Why It's Better To Measure Loyalty Than Satisfaction
Have you ever been faced with this situation? You conduct regular member satisfaction surveys and your scores are high, but you know your members don't give you all of their business, and you have members defecting when you have a slight adjustment in your fees or rates.
In the past, credit unions conducted satisfaction surveys and used those results to gauge how well they were doing in providing the services that met their members' expectations. But simply meeting members' expectations is not good enough. Members can report being satisfied with the services they receive, yet they do not give 100% of their business to you or they defect when they find a slightly better rate from a competitor. Traditional member satisfaction studies do an adequate job of measuring a member's current state of mind, but research shows a weak relationship between member satisfaction and member retention.
Loyalty scores do a much better job of predicting which members are likely to remain loyal when faced with fee increases and fluctuations in service, and which members are susceptible to the marketing efforts of competitors. The underlying difference is that loyalty research analyzes behavioral intentions and calculates a member's likelihood to continue doing business with the credit union, to give a larger share of his/her business to that institution, and to recommend the institution to others. The answers to these questions can be used to develop loyalty segments and categorize members as being loyal, neutral or vulnerable. These segments can then be used to improve the effectiveness of direct marketing campaigns or to streamline operations.
Any credit union that wants to retain as many members as possible while allocating its resources effectively, should move from member satisfaction studies to member loyalty studies. The results of loyalty studies can be used to uncover trends that are common among hundreds or even thousands of members, as well as to examine the individual responses of members, helping you develop a single marketing plan for the entire CU or to tailor marketing activities down to the individual member level.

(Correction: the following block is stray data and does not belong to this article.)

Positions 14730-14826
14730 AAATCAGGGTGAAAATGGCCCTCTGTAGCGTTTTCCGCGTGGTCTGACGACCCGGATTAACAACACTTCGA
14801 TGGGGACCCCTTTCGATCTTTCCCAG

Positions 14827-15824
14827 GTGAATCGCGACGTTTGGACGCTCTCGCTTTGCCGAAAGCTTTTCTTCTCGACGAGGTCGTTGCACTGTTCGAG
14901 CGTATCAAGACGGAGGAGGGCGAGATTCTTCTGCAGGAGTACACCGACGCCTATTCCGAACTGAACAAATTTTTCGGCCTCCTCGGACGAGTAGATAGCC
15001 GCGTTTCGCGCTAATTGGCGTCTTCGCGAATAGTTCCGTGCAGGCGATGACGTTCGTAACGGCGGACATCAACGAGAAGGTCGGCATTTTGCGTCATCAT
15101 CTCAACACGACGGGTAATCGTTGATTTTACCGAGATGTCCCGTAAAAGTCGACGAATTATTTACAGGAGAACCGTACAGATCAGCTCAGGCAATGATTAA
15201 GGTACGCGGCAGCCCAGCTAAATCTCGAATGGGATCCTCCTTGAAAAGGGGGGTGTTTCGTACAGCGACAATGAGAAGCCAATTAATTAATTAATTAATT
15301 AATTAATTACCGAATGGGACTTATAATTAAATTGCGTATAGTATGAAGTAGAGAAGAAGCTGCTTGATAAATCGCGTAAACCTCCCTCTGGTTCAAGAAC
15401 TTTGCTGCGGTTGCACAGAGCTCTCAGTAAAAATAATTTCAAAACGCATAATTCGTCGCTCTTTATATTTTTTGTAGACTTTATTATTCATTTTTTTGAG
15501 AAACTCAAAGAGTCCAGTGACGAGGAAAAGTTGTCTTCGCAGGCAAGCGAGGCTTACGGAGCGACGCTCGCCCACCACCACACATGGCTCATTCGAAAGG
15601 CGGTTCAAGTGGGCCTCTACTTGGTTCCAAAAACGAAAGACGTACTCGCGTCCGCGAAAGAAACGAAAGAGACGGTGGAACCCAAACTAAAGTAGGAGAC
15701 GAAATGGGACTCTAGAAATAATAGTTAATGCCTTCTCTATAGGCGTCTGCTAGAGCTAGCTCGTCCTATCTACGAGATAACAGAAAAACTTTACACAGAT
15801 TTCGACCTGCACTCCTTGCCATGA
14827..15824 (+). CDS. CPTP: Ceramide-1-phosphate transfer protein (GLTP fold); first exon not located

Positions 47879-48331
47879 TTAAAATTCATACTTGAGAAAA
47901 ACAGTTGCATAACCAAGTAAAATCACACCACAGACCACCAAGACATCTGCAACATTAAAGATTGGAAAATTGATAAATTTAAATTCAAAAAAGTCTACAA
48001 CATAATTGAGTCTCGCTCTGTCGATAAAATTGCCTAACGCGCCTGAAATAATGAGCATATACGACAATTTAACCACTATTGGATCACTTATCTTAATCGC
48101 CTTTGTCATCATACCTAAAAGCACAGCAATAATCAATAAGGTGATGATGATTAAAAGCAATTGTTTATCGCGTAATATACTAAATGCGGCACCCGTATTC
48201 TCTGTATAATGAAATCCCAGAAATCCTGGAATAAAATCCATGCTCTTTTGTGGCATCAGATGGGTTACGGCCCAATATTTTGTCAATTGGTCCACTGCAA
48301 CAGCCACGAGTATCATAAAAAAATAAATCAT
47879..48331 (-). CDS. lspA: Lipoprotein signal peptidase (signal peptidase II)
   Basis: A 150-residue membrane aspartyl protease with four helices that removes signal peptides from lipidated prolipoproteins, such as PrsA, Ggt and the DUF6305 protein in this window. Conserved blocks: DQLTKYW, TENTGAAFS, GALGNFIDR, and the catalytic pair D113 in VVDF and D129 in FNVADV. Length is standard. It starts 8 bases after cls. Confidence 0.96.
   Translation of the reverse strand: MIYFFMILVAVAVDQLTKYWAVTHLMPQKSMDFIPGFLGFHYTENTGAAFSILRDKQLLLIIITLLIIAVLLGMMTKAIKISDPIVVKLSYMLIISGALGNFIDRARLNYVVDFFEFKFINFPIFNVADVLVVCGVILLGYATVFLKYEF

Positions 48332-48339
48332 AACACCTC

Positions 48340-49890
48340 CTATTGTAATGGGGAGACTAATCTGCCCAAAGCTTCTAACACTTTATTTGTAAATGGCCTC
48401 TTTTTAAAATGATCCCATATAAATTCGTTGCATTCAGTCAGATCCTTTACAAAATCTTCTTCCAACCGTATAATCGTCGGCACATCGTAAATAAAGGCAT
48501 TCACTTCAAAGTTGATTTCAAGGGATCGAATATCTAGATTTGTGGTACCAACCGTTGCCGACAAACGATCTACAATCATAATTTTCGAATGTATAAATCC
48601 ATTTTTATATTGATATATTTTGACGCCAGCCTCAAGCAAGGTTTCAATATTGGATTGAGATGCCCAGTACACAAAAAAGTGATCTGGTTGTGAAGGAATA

In addition to questioning members on their likelihood to recommend, to continue doing business, and to expand their share of wallet, the general loyalty model also examines all the areas where members have contact with the credit union and form impressions of the CU to determine the effect each area has on loyalty. Typical process areas for most credit unions would be the quality of financial products, loan officers, financial advisors, member service representatives, website for online transactions, monthly statements, sales promotions, marketing communications, and problem resolution. Once you have determined all the process areas that involve member contact, generate a list of all the attributes for each.
As an example, within the member service representative process area, some attributes you might include in your survey would be the MSR's knowledge of financial products, attention to detail, treating members as valued clients, knowledge of the member's accounts, understanding the member's needs, being available when needed, ability to solve problems, communicating effectively, being ethical, and being professional. By asking your members to rate each of these process attributes, you can determine which attributes have the greatest effect on the process, and which processes have the greatest effect on loyalty. A low performance rating within a process area by itself signals an area's deficiency. But the combination of a low performance rating and a high impact on loyalty would make this process area a high priority for improvement measures.
A second benefit of member loyalty research is the development of the loyalty profile, which categorizes each member as either being loyal, neutral, or vulnerable. By identifying those members who are most likely to defect and discovering those attributes that have the greatest impact on their behavior, your limited resources can be used where they generate the greatest return on investment in member retention efforts.
You can use the results to determine which types of members are better for the organization. A recent study found that a firm had been allocating most of the resources of the member service department and the sales staff to trying to keep its vulnerable members happy. By examining the characteristics of the vulnerable member segment, it turned out that these members were price-sensitive shoppers who were not loyal to any one institution and would give their business to whomever had the best deal. Since this group of members was buying strictly on price, the marketing efforts to retain these members were being wasted, and marketing efforts were refocused where they would count.
By tying the results of your loyalty study to information in your member database, you can use member information such as type of account, average account balance, transaction frequency, method of transaction, and demographic information to better predict member loyalty and the outcomes of marketing initiatives and operational changes.
A third benefit of loyalty research is the ability to benchmark your institution against your competitors by asking your members to rate your processes and those of your competitors. This will give you a list of your competitive strengths and weaknesses.
However you use the results, member loyalty research is a valuable tool that gives managers results that are measurable and actionable.
Larry Seibert, Ph.D, is client service manager with the Loyalty Research Center, Indianpolis. Dr. Seibert can be reached at 317-466-5004, or via lseibert
Neither a borrower nor a lender be, For loan oft loses both itself and friend, And borrowing dulls the edge of husbandry. - Shakespeare, 'Hamlet'